NEW YORK (CNN/Money) - Some Federal Reserve officials and many economists are painting a picture of the economy that consists for the most part of fluffy, silver clouds of prosperity.
But look closely, and you'll see there are some dark linings to those silver clouds: namely, that job growth won't pick up for quite some time, and that prices will stay dangerously low -- no matter how strong economic growth is in the next several months.
Fed Chairman Alan Greenspan and Dallas Fed President Robert McTeer, in recent speeches and public comments, have echoed the belief, now widespread among economists and investors alike, that growth will pick up substantially in the second half of the year, fueled by tax cuts, low interest rates, a weaker dollar and other factors.
"I think all the stars are aligned for the economy to pick up," McTeer told CNNfn Tuesday. "It's been growing; it just hasn't been growing fast enough to create new jobs. But I think the tax package, on top of easy money, will probably kick it over."
But McTeer admitted his outlook was based on little more than "a hunch and a hope," and he admitted that excessive optimism has been the hallmark of recent years.
Then Fed Governor Ben Bernanke said Wednesday that gross domestic product (GDP), the broadest measure of the nation's economy, could grow at a 3 percent rate the rest of this year and a 4 percent rate next year, but he added that the unemployment rate would still be as high as 6 percent by the end of 2004.
What's more, Bernanke said stronger GDP growth would do nothing to stop a recent slide in inflation that's alarmed many economists. The worry: that the economy could get hit by deflation, an unstoppable drop in prices that has hounded Japan's economy for much of the past decade.
"Even if the economy recovers smartly for the rest of this year and the next, the ongoing slack in the economy may still lead to continuing disinflation," Bernanke said.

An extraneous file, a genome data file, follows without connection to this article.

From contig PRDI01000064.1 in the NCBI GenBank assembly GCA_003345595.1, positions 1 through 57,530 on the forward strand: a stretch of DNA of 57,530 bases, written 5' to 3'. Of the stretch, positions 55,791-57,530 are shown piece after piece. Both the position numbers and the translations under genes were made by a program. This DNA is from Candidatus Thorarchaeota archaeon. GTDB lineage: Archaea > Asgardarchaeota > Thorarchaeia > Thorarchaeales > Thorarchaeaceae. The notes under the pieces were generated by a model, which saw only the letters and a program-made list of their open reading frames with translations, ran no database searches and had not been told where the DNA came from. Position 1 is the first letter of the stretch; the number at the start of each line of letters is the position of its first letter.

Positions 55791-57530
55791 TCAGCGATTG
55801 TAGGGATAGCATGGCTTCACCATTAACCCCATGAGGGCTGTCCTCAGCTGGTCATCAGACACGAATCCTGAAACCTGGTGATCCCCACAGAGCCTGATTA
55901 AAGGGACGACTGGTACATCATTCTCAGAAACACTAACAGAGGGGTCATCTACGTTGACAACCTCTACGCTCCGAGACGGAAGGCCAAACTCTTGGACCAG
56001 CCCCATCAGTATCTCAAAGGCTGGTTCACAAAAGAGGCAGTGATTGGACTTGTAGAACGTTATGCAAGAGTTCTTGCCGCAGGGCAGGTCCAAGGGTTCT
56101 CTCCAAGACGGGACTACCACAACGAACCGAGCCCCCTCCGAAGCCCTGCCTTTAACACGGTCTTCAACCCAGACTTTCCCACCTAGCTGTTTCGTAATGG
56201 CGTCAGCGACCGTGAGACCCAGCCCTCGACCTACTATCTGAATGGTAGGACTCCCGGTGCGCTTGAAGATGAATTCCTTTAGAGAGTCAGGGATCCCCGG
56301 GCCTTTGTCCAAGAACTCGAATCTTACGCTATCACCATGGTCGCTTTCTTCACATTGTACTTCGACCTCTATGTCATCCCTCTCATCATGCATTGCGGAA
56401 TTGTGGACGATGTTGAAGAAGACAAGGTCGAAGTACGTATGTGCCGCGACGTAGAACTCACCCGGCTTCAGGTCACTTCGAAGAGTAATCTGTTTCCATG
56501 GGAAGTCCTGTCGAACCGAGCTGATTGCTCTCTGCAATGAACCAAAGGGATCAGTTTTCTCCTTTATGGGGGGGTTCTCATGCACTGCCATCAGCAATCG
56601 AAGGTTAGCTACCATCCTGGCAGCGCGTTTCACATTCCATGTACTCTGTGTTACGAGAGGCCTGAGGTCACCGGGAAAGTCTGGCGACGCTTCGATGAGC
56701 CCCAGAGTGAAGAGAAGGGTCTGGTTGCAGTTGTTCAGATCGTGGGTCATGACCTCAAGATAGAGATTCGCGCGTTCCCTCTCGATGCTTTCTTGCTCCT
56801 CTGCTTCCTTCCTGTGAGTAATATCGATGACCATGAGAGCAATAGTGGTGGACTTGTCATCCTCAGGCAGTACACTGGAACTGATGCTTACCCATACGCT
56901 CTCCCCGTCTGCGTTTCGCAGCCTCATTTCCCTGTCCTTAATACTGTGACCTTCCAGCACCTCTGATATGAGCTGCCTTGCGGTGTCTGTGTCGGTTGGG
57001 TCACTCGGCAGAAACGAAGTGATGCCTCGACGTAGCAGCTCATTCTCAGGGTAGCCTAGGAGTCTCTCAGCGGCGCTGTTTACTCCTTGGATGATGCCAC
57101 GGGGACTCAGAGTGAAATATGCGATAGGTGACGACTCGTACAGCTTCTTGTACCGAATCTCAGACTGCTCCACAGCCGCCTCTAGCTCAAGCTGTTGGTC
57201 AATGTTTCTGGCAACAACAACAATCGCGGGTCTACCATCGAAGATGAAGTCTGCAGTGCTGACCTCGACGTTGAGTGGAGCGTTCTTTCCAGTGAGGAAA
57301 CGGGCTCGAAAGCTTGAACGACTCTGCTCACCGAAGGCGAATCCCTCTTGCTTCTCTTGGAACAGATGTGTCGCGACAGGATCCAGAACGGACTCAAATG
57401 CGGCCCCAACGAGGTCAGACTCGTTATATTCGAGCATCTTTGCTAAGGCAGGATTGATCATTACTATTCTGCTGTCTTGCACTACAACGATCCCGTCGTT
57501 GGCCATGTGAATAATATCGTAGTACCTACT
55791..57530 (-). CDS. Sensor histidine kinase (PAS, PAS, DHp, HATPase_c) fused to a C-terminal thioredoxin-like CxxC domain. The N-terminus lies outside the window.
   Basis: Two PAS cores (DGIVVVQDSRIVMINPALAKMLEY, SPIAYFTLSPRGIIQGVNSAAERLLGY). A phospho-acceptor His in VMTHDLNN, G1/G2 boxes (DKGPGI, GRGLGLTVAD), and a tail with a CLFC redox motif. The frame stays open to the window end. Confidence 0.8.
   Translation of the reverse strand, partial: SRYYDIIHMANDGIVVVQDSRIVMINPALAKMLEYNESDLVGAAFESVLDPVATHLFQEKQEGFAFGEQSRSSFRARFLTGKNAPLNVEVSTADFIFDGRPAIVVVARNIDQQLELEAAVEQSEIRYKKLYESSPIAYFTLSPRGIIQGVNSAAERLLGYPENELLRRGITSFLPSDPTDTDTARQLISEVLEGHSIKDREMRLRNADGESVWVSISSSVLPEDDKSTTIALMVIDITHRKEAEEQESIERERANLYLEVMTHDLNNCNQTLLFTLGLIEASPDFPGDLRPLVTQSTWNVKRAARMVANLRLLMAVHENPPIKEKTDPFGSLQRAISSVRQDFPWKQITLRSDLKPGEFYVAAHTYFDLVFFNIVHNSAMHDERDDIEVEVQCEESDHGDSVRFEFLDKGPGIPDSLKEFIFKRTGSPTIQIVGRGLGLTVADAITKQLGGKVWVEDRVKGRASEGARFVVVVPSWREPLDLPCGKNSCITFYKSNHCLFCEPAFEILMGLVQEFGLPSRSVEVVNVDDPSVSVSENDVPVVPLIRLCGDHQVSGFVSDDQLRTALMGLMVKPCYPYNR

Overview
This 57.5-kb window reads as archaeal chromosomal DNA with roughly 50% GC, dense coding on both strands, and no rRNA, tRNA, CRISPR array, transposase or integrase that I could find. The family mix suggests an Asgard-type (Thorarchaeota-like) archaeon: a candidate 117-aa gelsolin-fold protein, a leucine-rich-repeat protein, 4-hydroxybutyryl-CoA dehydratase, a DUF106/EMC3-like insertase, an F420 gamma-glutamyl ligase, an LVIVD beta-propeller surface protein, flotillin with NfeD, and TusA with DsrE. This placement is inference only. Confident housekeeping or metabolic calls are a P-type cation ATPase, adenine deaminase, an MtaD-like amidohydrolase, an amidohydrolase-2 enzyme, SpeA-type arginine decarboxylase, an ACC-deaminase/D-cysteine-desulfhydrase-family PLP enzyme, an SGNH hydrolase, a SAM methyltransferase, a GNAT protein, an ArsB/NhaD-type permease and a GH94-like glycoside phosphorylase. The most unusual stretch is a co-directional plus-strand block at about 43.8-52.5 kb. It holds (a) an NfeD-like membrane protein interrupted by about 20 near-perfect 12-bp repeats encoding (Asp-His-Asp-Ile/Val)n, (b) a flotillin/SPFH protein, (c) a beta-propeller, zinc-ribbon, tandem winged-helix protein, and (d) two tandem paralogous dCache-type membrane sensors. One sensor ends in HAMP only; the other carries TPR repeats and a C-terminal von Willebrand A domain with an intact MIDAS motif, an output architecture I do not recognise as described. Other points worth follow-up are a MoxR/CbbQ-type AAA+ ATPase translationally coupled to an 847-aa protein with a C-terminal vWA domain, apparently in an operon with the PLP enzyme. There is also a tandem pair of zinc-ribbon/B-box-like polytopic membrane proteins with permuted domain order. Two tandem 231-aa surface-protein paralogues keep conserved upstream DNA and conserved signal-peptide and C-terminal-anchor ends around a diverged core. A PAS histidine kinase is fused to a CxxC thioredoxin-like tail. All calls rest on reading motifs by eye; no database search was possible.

GDP grew at a paltry 1.4 percent rate in the fourth quarter of last year and the first quarter of this year, and probably wasn't much stronger in the recently ended second quarter. Meanwhile, the unemployment rate has risen to 6.4 percent, the highest rate since April 1994.
And two measures of core consumer inflation -- the Labor Department's consumer price index (CPI) and the Commerce Department's personal consumption expenditure (PCE) index -- have fallen steadily in recent years.
Core CPI has fallen from 2.3 percent in June 2002 to 1.5 percent in last month, and the core PCE index has fallen from 1.7 percent in May 2002 to 1.2 percent in May 2003, the latest data available.
Falling prices are usually a wonderful thing, and most economists doubt the current levels of inflation are worth losing any sleep over.
But there could be dangerous consequences if inflation continues to fall, especially if it turns into deflation. Deflation can crush corporate profits and hurt wages, hobbling the overall economy.
Bernanke said that, even if the economy grows as strongly in 2003 and 2004 as most economists expect, the PCE index, the Fed's favorite inflation measure, would continue to fall to about 0.7 percent -- dangerously close to zero, at which point the prospect of deflation would be much more realistic.
Dallas Fed President McTeer, after a speech of his own Wednesday, said GDP could grow as fast as 5 percent a year for two years without sparking inflation. GDP hasn't grown at 5 percent for two years in a row since 1972-73.